Podcasts: Unsubscribed from the 14 podcasts I was subscribed to. Uninstalled Overcast and blocked the native Podcasts app on all devices.
RSS: Unfollowed all blogs & deleted Unread app.
Audible: Deleted app.
Email newsletters: Unsubscribed from all.
Reddit, Digg, Hacker News: These are my three main sites where I go to kill time (with Reddit being by far the biggest offender). I’ve blocked all three in my computer’s hosts file so I can’t reach them from my laptop.
Slack: Removed instances that were no longer particularly active or relevant to my life. Removed app from phone and iPad. Still exists on my laptop.
Email: Removed all notifications from all devices. Removed app from phone and iPad. Still exists on my laptop.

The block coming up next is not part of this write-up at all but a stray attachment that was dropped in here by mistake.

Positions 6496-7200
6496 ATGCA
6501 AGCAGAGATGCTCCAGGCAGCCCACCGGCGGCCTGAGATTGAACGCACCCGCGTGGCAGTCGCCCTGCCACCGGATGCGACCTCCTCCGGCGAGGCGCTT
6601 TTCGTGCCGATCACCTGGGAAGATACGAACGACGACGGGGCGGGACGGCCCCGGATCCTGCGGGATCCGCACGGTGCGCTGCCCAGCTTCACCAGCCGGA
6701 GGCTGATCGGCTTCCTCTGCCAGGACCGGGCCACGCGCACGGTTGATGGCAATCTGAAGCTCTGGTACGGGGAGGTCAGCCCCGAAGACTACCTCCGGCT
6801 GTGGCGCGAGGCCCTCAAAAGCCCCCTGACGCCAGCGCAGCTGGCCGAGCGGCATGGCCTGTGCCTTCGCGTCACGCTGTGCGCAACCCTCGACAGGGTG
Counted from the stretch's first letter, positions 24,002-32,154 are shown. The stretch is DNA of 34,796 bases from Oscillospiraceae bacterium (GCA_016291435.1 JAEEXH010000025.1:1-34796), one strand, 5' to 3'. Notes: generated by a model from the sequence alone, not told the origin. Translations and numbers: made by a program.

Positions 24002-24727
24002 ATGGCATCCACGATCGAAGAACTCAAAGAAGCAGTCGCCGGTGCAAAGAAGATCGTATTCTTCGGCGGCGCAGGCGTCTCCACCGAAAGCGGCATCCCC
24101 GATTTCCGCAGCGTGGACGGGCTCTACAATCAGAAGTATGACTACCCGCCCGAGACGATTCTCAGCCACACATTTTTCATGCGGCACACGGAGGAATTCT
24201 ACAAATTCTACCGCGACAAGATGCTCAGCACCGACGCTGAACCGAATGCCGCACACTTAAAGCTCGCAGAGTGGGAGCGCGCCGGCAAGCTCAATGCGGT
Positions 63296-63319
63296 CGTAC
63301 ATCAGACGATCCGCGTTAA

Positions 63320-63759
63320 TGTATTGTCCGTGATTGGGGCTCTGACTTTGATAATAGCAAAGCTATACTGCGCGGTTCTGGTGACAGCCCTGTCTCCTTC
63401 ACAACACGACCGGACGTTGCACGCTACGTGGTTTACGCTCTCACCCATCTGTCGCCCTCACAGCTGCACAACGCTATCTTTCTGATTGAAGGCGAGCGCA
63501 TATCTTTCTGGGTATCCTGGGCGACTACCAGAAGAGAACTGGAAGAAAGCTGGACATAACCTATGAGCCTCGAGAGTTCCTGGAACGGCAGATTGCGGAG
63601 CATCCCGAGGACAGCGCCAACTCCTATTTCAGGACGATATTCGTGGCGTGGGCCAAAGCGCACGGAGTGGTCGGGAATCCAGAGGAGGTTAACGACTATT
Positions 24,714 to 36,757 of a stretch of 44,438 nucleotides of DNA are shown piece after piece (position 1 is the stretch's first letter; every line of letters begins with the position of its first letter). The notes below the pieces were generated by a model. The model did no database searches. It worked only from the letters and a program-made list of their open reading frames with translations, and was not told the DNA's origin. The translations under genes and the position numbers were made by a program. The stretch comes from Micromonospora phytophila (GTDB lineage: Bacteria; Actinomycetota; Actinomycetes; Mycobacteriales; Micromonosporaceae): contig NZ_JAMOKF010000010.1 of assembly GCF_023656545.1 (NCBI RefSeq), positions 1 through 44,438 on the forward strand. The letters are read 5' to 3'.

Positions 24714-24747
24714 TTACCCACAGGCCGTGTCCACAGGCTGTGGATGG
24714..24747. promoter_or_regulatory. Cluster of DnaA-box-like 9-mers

Things: Removed from phone and iPad, still exists on laptop. This feels dumb. I have a feeling I’ll be putting it back on my phone soon.
Calendar, Notes, Music etc. on phone: Remember, I removed all removable apps from my phone and with the new iOS 10 that means I deleted a bunch of default apps (and didn’t replace them). Do I truly need a calendar app on my phone if I have my calendar on my laptop? Probably — but I’m about to find out for sure.
“Why go with the laptop as your main device? Wouldn’t it be more minimal to go iOS only?”
Maybe. I am intrigued by going iOS only but that is probably an experiment for another time. The main reasons I decided to go with my laptop as my primary computing device is a.) I type much faster on it and I’m hoping this experiment results in me writing more, b.) I haven’t found a good solution for recording podcasts on my iPad, and c.) I haven’t found a good solution for recording screencasts of my iPad (granted, I also haven’t really looked).